Development Strategies for Dalits


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Development Strategies for Dalits

  1. 1. Development Strategies for Dalits.<br />Presentation by:<br />Achal Gupta(903)<br />Siddhartha Banerjee(962)<br />Sonali Swain(966)<br />Vandana(970)<br />
  2. 2. Who are Dalits?<br />Term ‘Dalit’ comes from ‘dal’ means ‘broken, ground-down, oppressed or downtrodden<br />“Some persons are forced to carry on the prescribed callings which are not their choice.”<br /> -B. R. Ambedkar<br />
  3. 3. Forms of exclusion dalits face:<br />Economic inequality<br />Civic and cultural inequality<br />Political<br />Physical segregation and social exclusion<br />
  4. 4. According to the Census report 2001<br />Dalit population in UP is about 3.51 crores that is highest in India.<br />50% Dalits in UP are below poverty line.<br />Increase in the literacy rate among SCs from 21.4% in 1981 to 37.4% in 1991.<br />Untouchability can still be seen at the Midday meals in primary schools, Anganwari Centres, and government hospitals.<br />
  5. 5. Development strategies<br />Recent in news<br />Initiatives taken by Dr. Ambedkar<br />Simon Commission (1928)<br />First Round Table Conference (1930)<br />Lothian Committee(1932)<br />
  6. 6. Reservation policy<br />Article 14 - Equality before law<br />Article 15 – no discrimination<br />Article 17- Untouchability punishable<br />Article 25 – profess any religion<br />Article 330 and 334reservation in LokSabha and VidhanSabha<br />Article 46 – Promotion of SCs and STs programs<br />73rd Amendment Act 1992 - reservation in panchayat<br />
  7. 7. 5 year plans<br />1st – <br />facilitated education<br />allotment of wastelands<br />reservation in government services.<br />2nd -Continuation of 1st plan<br />3rd - stressed on technical and vocational training.<br />4th -emphasised on education<br />6th-Issue of funds<br />7th - lays beneficiary-oriented programmes.<br />8th –specified needs of these communities.<br />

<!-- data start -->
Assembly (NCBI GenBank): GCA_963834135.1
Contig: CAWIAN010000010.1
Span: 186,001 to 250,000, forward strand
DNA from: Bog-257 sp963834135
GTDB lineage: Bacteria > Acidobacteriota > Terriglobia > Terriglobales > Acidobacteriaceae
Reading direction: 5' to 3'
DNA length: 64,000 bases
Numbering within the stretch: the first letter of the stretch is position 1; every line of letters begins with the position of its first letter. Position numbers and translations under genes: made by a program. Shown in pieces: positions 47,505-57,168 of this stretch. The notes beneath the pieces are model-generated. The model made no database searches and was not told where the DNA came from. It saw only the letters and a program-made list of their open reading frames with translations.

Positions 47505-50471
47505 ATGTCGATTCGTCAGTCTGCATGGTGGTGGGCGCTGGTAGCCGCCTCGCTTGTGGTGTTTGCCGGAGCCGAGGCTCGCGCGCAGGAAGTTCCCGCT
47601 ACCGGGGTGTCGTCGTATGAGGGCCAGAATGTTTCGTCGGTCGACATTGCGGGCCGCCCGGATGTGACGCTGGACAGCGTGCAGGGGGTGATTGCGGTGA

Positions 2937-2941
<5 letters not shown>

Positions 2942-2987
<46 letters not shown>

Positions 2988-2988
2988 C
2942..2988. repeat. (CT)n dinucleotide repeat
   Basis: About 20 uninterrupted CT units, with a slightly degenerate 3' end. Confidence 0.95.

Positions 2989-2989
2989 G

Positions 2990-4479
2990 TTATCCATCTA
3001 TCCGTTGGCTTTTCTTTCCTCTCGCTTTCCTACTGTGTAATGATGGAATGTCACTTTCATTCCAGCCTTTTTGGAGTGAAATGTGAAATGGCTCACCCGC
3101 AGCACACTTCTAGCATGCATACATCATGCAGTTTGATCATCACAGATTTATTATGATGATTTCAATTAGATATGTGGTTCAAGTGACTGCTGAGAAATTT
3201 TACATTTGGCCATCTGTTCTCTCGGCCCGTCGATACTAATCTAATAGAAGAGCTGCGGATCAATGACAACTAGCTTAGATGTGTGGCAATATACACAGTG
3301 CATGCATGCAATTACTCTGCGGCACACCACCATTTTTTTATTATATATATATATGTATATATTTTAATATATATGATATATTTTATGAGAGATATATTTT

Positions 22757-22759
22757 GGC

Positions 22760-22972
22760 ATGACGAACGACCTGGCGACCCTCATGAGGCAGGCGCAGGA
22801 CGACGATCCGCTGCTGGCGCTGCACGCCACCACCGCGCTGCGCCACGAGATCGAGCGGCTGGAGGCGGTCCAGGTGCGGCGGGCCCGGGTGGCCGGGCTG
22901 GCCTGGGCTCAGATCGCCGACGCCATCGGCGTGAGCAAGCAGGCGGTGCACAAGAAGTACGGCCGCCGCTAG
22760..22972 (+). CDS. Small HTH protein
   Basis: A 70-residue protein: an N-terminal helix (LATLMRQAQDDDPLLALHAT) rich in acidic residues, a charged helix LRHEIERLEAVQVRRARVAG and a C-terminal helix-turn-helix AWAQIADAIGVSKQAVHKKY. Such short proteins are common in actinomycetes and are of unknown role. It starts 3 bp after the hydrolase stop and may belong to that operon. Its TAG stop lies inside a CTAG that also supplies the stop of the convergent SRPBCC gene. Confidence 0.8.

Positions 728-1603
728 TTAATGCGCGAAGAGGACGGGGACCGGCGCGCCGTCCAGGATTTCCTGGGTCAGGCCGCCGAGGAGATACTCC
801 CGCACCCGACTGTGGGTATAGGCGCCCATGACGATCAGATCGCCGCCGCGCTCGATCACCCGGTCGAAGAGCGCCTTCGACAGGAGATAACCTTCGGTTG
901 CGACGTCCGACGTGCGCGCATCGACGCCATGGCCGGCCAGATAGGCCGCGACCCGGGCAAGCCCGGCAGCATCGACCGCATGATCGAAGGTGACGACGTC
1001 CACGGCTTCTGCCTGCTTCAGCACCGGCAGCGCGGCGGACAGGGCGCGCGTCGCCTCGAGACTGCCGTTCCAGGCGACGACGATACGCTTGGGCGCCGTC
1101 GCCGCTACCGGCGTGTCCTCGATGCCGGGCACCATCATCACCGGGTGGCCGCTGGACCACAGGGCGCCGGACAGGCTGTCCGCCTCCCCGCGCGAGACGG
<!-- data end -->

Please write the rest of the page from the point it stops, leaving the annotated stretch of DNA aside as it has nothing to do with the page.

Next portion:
8. 8. Other Schemes<br />Integrated Rural Development Programme<br />National Rural Employment Programme<br />JawaharRojgarYojna<br />Dr.Ambedkar Foundation<br />
  9. 9. Economic Strategies<br />Mostly work as landless laborers and do menial jobs like cleaning sewers and garbage disposal.<br />Need to modernize their traditional skills<br />They have successfully integrated into urban Indian society, where caste origins are less obvious and less important in public life<br />They work as daily paid laborers or do small part time jobs <br />
  10. 10. Education<br />The major strategy is to improve the level of education of Dalits<br />Various measures as enrolment, scholarships, fellowships, focus on vocational education and training, recruitment of Dalits teachers in every school, removal of discriminatory languages against Dalits in textbooks, and emphasis of Dalit women in health related education.<br />
  11. 11. Political and Social Awareness<br />Political consciousness and participation in politics by Dalits has traditionally been low<br />No special programs for the rural poor, such as land reform, poverty alleviation and employment were framed by successive Dalit governments in a few states<br />Middle class Dalitsneed to raise issues related to identity<br />The existing caste-based discrimination must be gradually eliminated by enforcing and implementing legal provisions and encouraging live-together model between Dalits and non-Dalits groups.<br />
  12. 12. Reasons for failure<br />Politics:<br />Large no. of parties<br />Vote bank<br />Small factions <br />BSP is one party<br />Leadership:<br />No very influential leader who could bring whole dalit community under one roof.<br />Focus and prioritization of goals <br />Discrimination <br />Education <br />Reservation<br />
  13. 13. Analogy with black moment<br />
  14. 14. Thank You<br />